Michigan’s first wolf-hunting season had a strong start this past Saturday when it sold nearly all the wolf tags appropriated for the upper peninsula. According to the Lansing State Journal, 991 of the state’s allotted 1,200 wolf tags sold within the first two hours of availability, and by 5 p.m. the same day, hunters purchased a total of 1,100.
The notion of a wolf-hunting season was a hot debate in Michigan during the months leading up the sale of the tags. Animal-rights groups collected enough signatures to call for a statewide referendum, but legislative action allowed the hunt to move forward.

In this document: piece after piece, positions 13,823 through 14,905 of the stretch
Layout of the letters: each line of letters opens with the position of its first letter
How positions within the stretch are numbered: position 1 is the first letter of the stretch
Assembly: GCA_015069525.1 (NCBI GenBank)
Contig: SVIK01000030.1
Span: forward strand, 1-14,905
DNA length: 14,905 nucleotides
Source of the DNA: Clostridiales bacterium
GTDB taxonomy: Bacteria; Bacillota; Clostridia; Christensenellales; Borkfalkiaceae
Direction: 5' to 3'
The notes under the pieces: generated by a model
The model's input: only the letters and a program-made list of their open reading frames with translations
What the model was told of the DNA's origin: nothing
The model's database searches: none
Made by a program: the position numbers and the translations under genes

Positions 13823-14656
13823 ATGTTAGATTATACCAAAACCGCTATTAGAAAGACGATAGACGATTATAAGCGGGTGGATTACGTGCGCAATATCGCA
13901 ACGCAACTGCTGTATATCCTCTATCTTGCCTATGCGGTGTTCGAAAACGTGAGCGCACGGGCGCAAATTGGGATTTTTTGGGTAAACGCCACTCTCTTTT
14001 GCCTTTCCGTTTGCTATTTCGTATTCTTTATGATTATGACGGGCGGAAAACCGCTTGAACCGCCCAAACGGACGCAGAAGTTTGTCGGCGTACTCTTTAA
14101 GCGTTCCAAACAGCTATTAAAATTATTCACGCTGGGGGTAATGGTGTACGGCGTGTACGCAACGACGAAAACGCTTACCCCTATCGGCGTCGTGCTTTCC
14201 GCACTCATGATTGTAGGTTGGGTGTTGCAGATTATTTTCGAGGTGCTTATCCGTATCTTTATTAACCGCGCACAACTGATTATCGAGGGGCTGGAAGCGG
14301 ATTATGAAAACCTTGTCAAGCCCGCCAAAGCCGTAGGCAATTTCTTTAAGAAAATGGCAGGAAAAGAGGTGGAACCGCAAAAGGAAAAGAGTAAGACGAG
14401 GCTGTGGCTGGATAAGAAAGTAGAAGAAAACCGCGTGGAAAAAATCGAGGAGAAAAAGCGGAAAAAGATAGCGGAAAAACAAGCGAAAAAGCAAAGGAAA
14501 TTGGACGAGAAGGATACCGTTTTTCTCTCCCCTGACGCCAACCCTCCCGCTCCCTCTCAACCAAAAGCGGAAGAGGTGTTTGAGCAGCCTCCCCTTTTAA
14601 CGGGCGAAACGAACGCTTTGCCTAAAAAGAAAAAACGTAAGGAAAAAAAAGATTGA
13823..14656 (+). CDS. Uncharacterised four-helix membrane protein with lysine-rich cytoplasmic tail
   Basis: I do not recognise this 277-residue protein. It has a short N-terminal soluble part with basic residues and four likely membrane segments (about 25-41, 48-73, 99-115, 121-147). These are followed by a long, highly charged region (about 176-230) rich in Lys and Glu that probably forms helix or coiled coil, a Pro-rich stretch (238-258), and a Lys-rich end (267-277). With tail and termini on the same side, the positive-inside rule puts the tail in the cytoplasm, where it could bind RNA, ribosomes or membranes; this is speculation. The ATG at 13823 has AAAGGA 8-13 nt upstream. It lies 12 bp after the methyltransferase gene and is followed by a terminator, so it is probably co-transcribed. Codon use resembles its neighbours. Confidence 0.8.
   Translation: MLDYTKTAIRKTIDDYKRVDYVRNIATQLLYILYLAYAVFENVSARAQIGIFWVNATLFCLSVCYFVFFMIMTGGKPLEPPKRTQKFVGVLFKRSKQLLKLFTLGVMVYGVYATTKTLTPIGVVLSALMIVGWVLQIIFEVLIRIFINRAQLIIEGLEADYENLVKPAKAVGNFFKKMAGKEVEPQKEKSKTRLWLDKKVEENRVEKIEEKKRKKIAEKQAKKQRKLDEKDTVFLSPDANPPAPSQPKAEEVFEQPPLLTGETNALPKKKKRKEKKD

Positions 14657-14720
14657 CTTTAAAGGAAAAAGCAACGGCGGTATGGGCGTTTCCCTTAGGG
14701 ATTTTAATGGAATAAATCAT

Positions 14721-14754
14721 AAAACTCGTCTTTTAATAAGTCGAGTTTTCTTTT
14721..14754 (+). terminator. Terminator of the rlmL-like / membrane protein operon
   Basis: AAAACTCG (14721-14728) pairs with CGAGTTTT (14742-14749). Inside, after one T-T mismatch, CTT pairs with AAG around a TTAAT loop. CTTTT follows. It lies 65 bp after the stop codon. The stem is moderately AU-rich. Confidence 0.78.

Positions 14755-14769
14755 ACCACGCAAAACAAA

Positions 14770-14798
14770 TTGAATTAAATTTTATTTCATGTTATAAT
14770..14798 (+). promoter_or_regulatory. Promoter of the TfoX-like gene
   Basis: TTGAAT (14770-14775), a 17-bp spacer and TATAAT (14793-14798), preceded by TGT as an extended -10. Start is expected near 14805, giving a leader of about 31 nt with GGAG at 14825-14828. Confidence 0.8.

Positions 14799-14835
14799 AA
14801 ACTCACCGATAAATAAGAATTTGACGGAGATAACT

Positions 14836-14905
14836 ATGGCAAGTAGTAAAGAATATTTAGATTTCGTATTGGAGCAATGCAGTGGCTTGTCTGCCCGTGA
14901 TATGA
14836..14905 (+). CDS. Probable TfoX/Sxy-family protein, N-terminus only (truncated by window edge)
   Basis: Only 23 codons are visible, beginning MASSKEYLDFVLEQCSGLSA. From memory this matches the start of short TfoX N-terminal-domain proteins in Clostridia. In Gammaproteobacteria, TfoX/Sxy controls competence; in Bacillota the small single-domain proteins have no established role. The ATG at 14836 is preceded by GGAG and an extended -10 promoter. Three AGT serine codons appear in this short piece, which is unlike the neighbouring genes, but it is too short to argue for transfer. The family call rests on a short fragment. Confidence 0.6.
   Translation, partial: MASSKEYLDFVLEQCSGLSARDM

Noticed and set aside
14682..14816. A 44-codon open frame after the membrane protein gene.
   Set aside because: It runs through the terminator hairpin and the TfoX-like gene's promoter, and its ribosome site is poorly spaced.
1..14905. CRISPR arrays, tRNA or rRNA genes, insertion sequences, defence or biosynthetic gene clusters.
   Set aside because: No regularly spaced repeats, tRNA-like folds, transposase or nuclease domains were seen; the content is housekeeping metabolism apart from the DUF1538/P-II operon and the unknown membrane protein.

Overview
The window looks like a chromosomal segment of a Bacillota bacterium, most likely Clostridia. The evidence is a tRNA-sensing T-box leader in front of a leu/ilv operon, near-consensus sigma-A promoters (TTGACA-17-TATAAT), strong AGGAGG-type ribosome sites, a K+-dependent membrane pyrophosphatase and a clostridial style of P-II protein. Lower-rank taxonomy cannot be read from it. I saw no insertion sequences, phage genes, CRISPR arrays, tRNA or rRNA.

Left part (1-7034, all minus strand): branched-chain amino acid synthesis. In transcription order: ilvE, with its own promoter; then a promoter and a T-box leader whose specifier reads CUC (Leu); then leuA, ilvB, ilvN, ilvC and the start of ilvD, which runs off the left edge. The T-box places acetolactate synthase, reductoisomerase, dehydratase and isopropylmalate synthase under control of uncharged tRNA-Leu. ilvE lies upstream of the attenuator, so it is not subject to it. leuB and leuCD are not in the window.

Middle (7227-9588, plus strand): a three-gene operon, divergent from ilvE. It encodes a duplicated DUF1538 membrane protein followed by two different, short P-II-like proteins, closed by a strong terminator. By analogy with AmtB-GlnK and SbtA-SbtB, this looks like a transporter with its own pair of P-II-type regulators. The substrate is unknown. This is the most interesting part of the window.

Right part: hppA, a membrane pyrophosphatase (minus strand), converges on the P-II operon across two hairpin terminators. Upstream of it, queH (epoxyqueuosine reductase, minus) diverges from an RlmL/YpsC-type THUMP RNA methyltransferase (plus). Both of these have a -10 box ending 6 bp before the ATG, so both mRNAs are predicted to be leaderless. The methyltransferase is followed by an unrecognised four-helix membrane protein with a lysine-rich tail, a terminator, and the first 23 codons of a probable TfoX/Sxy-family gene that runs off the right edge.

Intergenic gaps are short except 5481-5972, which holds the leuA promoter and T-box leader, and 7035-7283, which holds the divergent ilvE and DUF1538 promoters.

A Michigan Department of Natural Resources Wildlife Supervisor says the hunt is necessary because upper-peninsula wolves are attacking livestock and dogs and they need to prevent the animals from becoming acclimated to humans.
While there are 1,200 tags available, the state’s Natural Resources Commission set the harvest quota at 43, and hunters are required to report their wolf kills the same day they’re made. Michigan’s wolf season runs from November 15th through December 31st. Tags costs $100 for state residents and $500 for nonresidents.